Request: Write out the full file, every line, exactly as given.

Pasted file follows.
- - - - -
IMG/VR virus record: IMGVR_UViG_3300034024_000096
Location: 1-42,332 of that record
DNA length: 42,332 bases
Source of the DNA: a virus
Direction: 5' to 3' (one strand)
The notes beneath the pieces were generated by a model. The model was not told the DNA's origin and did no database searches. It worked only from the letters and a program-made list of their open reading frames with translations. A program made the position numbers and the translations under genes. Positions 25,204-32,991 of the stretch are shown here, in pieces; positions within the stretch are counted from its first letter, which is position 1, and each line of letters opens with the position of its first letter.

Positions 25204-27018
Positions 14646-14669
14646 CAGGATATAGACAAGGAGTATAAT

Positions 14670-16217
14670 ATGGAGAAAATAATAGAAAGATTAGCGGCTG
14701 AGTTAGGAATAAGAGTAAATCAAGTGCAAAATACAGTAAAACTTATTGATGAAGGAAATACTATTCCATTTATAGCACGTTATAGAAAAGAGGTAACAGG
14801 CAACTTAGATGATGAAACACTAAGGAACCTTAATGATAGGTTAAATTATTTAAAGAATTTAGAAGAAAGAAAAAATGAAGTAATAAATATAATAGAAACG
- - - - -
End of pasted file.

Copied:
IMG/VR virus record: IMGVR_UViG_3300034024_000096
Location: 1-42,332 of that record
DNA length: 42,332 bases
Source of the DNA: a virus
Direction: 5' to 3' (one strand)
The notes beneath the pieces were generated by a model. The model was not told the DNA's origin and did no database searches. It worked only from the letters and a program-made list of their open reading frames with translations. A program made the position numbers and the translations under genes. Positions 25,204-32,991 of the stretch are shown here, in pieces; positions within the stretch are counted from its first letter, which is position 1, and each line of letters opens with the position of its first letter.

Positions 25204-27018
Positions 14646-14669
14646 CAGGATATAGACAAGGAGTATAAT

Positions 14670-16217
14670 ATGGAGAAAATAATAGAAAGATTAGCGGCTG
14701 AGTTAGGAATAAGAGTAAATCAAGTGCAAAATACAGTAAAACTTATTGATGAAGGAAATACTATTCCATTTATAGCACGTTATAGAAAAGAGGTAACAGG
14801 CAACTTAGATGATGAAACACTAAGGAACCTTAATGATAGGTTAAATTATTTAAAGAATTTAGAAGAAAGAAAAAATGAAGTAATAAATATAATAGAAACG